Are you interested in an on-campus (remote) work opportunity? Are you legally allowed to work on on-campus jobs? First, carefully read the information provided in this page, and then, if interested, fill out the form available on the right. We will contact you sometime in December.
Thank you so much for showing interest! In a short period of time we received many applications. To avoid backlog we had to close the process for time being. Please stay tune for the next round.
Eligibility and More
We are looking for a dozen students to help us build a unique data product which will advance research in a number of domains, such as Space Weather, Heliophysics, and Computer Vision. This data product is the cornerstone of our multi-year project, which will consequently feed many other research efforts to come.
We are particularly interested in students who:
take pride in the quality and precision of their work, (this is #1 reason for students to stay on the project)
feel very comfortable using their computer and mouse (to paint over objects exactly as they appear on the screen),
are enrolled in a BS/MS program in GSU, preferably one from either the Physics & Astronomy department or the Computer Science department,
have access to a computer device (with a mouse and webcam) and a reliable internet connection.
people with disability (this is our #1 priority due to lack of enough opportunities for this community that allow fully-remote and asynchronous participation),
racial/ethnic and gender/sexuality minority groups,
those who currently do not have any other paid, on-campus responsibility.
students from relevant programs (CS, IT, Physics)
Start Date: Immediately after an online training session (mandatory)
Work Duration: up to 14 weeks (depending on the quality of the participant's work)
Work Demand: 8 hours / week (asynchronous)
Compensation: $15/hour (i.e., $120 for finishing one week's load of work; there is no partial payment)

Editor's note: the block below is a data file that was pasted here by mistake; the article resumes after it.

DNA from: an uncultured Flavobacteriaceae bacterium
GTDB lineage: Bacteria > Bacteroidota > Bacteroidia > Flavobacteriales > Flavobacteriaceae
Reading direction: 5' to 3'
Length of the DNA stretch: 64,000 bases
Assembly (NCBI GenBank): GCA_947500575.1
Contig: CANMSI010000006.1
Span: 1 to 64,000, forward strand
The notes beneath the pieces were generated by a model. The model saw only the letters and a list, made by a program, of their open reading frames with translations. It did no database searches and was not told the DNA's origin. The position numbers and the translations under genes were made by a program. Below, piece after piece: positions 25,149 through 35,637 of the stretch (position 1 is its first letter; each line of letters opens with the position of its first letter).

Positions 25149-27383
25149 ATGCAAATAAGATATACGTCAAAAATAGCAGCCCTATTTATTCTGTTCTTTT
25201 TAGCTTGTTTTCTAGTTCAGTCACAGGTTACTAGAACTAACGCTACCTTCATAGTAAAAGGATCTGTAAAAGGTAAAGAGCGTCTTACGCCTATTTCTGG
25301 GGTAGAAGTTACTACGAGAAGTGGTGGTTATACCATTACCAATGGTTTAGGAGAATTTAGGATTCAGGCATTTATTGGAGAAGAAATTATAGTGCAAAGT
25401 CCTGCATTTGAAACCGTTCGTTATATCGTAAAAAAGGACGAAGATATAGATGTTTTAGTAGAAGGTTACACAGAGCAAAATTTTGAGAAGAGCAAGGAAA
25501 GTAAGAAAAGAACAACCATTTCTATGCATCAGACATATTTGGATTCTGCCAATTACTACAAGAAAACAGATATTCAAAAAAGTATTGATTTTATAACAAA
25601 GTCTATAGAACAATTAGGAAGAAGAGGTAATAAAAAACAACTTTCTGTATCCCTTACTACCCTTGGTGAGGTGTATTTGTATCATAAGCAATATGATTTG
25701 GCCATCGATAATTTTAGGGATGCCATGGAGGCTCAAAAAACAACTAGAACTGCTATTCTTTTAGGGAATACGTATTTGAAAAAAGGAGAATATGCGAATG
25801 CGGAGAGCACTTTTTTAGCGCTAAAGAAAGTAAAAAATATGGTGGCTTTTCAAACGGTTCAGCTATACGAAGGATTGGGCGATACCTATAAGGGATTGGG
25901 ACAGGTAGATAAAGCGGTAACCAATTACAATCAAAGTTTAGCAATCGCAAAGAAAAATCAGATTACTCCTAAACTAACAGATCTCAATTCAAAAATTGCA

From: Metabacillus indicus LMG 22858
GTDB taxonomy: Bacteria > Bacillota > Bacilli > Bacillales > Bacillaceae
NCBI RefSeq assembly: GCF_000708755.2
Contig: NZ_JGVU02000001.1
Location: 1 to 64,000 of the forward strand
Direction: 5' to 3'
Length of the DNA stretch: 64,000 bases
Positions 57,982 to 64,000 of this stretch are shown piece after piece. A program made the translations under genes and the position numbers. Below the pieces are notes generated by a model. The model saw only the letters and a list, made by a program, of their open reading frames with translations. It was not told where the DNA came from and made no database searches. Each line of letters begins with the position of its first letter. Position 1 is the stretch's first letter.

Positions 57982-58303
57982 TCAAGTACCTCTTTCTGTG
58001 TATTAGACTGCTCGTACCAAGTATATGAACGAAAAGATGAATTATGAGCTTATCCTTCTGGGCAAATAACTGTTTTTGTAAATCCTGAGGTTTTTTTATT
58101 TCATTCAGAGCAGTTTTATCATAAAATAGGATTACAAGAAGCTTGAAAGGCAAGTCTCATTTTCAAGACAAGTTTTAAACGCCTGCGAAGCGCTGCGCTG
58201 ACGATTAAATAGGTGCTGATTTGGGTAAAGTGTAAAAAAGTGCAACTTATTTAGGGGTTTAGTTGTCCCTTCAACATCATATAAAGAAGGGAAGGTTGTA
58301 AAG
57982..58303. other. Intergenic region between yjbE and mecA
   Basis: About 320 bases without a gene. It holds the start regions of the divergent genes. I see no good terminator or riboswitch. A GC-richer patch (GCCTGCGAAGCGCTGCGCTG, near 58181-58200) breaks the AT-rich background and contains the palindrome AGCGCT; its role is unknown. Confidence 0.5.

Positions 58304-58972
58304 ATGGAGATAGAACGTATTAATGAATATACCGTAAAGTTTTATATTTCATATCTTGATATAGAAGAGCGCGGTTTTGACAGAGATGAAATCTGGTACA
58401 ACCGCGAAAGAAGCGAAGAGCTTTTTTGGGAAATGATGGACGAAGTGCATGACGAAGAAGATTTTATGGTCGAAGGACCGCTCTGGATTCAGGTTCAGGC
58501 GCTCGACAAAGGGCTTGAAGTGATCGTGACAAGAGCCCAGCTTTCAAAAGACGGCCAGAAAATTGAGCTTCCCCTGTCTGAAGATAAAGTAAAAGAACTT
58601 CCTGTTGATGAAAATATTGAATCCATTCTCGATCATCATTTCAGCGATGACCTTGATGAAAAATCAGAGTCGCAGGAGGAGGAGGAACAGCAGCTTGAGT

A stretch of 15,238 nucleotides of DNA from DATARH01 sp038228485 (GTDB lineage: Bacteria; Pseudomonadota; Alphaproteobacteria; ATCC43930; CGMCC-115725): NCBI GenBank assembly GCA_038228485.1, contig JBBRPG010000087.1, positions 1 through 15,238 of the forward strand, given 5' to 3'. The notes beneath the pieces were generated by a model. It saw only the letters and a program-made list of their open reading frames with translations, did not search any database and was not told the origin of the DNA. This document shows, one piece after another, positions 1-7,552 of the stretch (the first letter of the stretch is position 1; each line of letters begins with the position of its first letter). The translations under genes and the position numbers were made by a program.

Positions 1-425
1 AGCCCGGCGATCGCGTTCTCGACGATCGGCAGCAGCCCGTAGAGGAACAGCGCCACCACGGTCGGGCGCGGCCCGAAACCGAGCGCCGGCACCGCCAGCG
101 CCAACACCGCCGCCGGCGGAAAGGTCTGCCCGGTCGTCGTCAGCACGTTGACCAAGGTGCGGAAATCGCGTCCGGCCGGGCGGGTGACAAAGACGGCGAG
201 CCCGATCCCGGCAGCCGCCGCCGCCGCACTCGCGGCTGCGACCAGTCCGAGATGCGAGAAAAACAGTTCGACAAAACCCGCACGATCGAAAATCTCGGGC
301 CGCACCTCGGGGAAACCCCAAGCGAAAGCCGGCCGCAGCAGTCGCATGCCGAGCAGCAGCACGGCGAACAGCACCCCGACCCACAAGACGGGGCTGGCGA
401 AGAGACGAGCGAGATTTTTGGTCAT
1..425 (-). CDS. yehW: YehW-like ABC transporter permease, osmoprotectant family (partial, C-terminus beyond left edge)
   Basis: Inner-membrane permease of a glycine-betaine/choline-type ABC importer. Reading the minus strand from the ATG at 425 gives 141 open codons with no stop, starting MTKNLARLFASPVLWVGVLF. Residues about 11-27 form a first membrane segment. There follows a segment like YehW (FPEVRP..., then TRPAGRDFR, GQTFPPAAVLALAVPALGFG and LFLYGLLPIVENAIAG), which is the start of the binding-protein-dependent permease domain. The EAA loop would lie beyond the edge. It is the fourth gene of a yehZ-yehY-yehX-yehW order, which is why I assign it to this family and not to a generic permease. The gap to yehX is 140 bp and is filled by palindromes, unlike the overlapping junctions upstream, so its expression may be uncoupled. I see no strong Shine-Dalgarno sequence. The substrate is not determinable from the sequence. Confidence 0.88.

What We Want?
We want to train our algorithm to do what trained eyes can do for a specific task. This starts with gathering a relatively large collection of what humans visually perceive of our target object, i.e., solar filaments. To do so, we need to first train a team of students to annotate solar filaments and then record their visual perception of many examples. This is where your contribution comes into play. When your annotation task is done, the product will pave the road for an array of research topics that is of interest to scientists in domains such as Heliophysics, Space Weather, and Computer Vision.
What to Annotate?
Filaments are huge arcs of plasma that appear in the solar corona and are visible in absorption of the H-alpha line on the disk, and in emission off the solar limb. We refer to such observations with H-alpha filters as H-alpha images.
On the right, you can see an example of a filament.
In this effort, in addition to each filament's location (bounding box), we are interested in its magnetic chirality (class) and shape (segmentation). Below you can see our previous model's results.
How to Annotate?
We teamed up with V7 for annotation of the H-Alpha images of the Sun. With an array of user-friendly tools offered by V7, not only can we speed up our manual annotation process by an order of magnitude but we can also produce much more precisely annotated data compared to what classical tools would have given us.
In the videos below (copied from V7's website), some of the tools available in V7 are surveyed.
The graphic below summarizes the flow of our work on a weekly basis. Our team will take care of many behind-the-scenes activities to ensure that the annotators receive the best quality of images, well-organized and on-time. As the diagram suggests, the entire team can move on to the next week if and only if each and every annotator finishes the annotation of their assigned images.
How to Apply?
Please fill out this form and wait for our email.
If you have any questions, please contact Dr. Ahmadzadeh at aahmadzadeh1 [at] gsu [dot] edu .